Growing Calibrachoa Seeds| Tips for Million Bells

Growing Calibrachoa Seeds| Tips for Million Bells

Calibrachoa (often called “million bells”) is a wildly well-known flowering plant in America. It is distinguished by its tiny petunia-like flowers and its trailing habit. Calibrachoa is a great addition to hanging baskets, containers, or even garden beds.

How to Grow Calibrachoa Seeds

Before sowing seeds for calibrachoa in the US, keep these suggestions in your head:

Time and Climate: Calibrachoa is a great plant for warm weather, therefore to maximize its potential, it’s recommended to begin the seeds indoors around 6–8 weeks before the last date of fall in your area. This gives seeds a chance to germinate before the spring season arrives.

Sowing Seeds: Plant straight onto a seed-starting mix that is well-drained. Make sure not to cover the seeds completely, as seeds require light in order to develop.

Germination: For optimal germination, maintain temperatures between 70-75degF (21-24degC). Seeds will begin sprouting within two to three weeks.

Transplanting: When your seedlings have different sets of real leaves, the transplanting process can be done. Seedlings can be transplanted into larger pots or straight into your garden, dependent on your preference.

Soil and Watering: Calibrachoa favors well-drained soil that has pH levels between moderately acidic (5.5) and neutral (7.0.0). Maintain the soil’s moisture but do not let it become waterlogged.

Sunlight: Calibrachoa is at its desirable when it is exposed to complete sunshine (5-6 days per week). If you are growing them indoors, warrant that they have plenty of light, like placing them on window etc.

Fertilization: Your plants should be provided regularly with well-balanced, water-soluble fertilizers in order to ensure constant bloom.

Care and Maintenance: Plants of Calibrachoa benefit by regular deadheading, which helps to encourage new blooms. Trimming away the growth that is leggy is vital for maintaining a neat and appealing plant.


Calibrachoa should be cultivated from cuttings instead of seeds due to it being hybrid plants wich may not always yield true-to-type payoff using seeds.

Harvesting Seeds

Calibrachoa is generally regarded as to be a hybrid plant, which means taking seeds from plants might not result in plants that look like their parent. In addition, some seeds could even be sterile, which means they will not germinate when placed in soil. If you want to collect seeds of calibrachoa take these steps:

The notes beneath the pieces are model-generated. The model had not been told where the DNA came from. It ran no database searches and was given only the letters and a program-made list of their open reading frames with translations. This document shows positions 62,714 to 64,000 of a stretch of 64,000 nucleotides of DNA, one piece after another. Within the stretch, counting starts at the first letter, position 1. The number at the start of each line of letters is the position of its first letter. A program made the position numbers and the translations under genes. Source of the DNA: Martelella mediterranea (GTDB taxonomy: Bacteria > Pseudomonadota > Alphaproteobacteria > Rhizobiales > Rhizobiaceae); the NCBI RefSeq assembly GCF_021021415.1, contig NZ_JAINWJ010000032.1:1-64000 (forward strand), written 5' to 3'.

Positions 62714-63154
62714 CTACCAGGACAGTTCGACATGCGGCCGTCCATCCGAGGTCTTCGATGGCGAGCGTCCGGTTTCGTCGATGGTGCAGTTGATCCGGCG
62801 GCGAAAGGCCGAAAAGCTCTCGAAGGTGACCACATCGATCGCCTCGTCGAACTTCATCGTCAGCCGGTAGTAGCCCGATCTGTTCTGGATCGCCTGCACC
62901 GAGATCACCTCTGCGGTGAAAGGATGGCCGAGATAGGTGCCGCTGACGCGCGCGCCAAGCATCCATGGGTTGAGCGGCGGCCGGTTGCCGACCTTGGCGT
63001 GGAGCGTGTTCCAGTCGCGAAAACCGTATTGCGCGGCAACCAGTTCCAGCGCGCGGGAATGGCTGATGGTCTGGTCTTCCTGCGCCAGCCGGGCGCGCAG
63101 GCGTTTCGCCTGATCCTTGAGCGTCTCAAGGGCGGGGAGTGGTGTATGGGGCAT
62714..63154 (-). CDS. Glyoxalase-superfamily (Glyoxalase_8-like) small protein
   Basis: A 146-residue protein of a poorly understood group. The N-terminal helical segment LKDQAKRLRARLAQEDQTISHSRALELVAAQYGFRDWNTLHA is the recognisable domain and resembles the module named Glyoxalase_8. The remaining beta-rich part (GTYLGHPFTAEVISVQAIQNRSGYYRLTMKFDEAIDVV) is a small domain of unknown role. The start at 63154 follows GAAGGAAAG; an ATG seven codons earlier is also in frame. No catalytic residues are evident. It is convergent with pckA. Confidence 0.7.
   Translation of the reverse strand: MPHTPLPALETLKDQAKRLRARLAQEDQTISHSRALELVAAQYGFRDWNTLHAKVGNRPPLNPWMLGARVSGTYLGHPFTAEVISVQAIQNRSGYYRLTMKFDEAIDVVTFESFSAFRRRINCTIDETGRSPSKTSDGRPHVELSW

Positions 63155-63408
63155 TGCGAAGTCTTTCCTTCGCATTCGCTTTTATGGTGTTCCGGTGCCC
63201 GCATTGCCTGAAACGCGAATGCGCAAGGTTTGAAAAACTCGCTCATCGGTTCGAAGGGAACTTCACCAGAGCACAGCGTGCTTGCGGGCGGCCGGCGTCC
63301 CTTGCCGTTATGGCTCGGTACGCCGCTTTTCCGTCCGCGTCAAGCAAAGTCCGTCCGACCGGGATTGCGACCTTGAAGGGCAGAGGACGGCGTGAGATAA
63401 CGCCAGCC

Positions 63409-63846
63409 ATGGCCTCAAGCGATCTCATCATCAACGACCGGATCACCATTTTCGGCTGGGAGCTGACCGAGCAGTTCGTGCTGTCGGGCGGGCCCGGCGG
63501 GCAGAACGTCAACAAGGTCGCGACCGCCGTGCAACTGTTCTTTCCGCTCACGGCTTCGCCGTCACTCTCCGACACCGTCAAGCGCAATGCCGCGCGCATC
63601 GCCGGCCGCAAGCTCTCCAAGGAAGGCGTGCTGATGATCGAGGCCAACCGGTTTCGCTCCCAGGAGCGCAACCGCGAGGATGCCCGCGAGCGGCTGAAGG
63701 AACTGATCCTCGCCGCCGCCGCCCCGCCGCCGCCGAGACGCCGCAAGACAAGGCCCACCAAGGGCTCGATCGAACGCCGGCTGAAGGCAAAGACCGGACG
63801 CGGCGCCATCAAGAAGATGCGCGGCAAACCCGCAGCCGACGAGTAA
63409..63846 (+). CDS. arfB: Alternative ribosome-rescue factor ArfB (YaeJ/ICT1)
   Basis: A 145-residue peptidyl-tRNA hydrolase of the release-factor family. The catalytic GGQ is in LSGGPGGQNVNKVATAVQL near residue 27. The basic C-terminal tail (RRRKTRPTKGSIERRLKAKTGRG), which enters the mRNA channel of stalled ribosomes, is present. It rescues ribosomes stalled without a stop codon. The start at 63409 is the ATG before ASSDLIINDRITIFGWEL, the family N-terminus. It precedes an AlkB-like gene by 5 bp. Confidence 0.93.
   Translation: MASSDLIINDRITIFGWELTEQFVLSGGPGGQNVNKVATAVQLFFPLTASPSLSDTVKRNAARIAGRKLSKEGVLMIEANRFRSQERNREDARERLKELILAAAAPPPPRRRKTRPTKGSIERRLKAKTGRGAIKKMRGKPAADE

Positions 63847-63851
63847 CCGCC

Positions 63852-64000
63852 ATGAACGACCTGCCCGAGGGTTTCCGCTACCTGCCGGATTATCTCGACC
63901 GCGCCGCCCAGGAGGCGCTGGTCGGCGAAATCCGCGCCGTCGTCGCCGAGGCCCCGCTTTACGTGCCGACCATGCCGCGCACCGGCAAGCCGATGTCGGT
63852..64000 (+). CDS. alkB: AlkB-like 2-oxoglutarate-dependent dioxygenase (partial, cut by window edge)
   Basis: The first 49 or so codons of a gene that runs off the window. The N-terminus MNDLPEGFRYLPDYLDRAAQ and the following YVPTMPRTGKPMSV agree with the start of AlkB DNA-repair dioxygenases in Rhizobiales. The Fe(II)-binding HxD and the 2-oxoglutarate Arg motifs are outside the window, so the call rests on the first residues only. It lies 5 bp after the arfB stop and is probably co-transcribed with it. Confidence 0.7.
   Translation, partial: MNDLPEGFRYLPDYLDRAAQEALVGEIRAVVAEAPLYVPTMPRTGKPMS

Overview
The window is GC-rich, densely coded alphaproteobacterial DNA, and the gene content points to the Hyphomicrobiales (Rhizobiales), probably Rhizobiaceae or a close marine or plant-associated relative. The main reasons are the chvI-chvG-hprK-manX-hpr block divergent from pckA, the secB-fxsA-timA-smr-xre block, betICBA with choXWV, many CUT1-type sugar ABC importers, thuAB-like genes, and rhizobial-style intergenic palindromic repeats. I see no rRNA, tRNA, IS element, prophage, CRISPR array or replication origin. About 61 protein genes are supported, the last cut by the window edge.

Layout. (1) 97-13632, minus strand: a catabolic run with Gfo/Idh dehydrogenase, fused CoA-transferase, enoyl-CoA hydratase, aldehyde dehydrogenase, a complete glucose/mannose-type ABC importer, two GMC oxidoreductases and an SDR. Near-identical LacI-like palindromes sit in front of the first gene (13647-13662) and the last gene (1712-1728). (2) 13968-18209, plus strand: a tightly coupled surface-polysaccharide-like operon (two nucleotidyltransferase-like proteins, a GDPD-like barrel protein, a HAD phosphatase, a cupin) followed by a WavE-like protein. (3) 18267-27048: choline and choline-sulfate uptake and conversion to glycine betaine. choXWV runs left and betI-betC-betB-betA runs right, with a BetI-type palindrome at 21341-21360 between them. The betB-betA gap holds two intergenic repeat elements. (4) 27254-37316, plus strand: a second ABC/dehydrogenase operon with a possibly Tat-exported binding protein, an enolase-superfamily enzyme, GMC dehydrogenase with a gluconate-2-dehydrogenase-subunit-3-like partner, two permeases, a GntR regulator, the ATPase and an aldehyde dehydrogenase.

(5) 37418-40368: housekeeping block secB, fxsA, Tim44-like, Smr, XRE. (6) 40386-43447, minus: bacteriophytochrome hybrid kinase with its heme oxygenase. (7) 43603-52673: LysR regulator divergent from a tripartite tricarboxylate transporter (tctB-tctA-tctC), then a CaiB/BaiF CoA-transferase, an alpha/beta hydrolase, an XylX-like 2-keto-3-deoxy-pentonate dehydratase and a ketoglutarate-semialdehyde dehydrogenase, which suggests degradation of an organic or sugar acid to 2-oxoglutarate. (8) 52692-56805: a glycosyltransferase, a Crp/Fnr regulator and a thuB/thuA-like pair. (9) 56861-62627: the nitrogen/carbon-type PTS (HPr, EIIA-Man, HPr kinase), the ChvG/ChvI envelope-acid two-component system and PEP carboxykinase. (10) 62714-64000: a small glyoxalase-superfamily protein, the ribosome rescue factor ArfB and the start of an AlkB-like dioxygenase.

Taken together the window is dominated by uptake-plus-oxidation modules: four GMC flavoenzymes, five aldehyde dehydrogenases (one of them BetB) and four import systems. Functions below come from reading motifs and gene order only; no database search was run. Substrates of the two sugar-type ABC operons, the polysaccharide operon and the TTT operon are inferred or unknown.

Leave flowers to mature: Allow flowers to remain on the plant until they begin to wither and die. This will allow seeds to grow and mature.

Find Seed Pods: When the flowers have faded, there are small seed pods that are green. They need enough sunlight to mature, sufficient enough to turn brown or tan just before harvest.

Collect Seed Pods: When the seed pods are dry and have reached their maturity, be sure to gently pull them off and save them for later use.

Extract Seeds

For the extraction of tiny seeds, carefully break seeds pods.

Pure Seeds: Remove any plant matter or debris from the seeds prior to placing them back in their containers.

Storage of Seeds Properly: Store seeds in the cool, dry place with envelopes of paper or small containers sealed with labels printed with your plant’s details and date stamped on them.

Before planting seeds: Since germination rates can differ between seeds, it’s advisable to test some of the seeds to assure the viability prior to planting them.

Planting: Once it’s time sow the seeds, adhere to the instructions for sowing and maintenance given in the earlier answer.


Be aware that calibrachoa that is cultivated from collected seeds might not have the characteristics of its parent plant due to hybridization. Therefore, if you are looking for specific traits for your plants, it could be better to buy new plant cuttings from a trusted source.

Here’s a brief overview of this amazing flower’s anatomy, structure, and particulars:

Growth Habitat and Structure:

Calibrachoa exhibits in a growing habit that is a cascade or undulating which makes it ideal for hanging containers and baskets and ground cover. Its stems are long and flexible – usually growing up to 12–24 inches (30-60 cm).

The flowers from Calibrachoa : Calibrachoa flowers look like petunias and are approximately 1 inch (2.5 centimeters). They come in a variety of colors, including pink and purple to yellow as well as red, orange blue, white and with some varieties having bicolor or patterned flowers.

Leaves from Calibrachoa: Calibrachoa’s leaves are tiny, narrow and a little fuzzy. They are generally lanceolate-shaped, and grow densely along the stems. Their green hue is usually accentuated by the appearance of a sticky surface.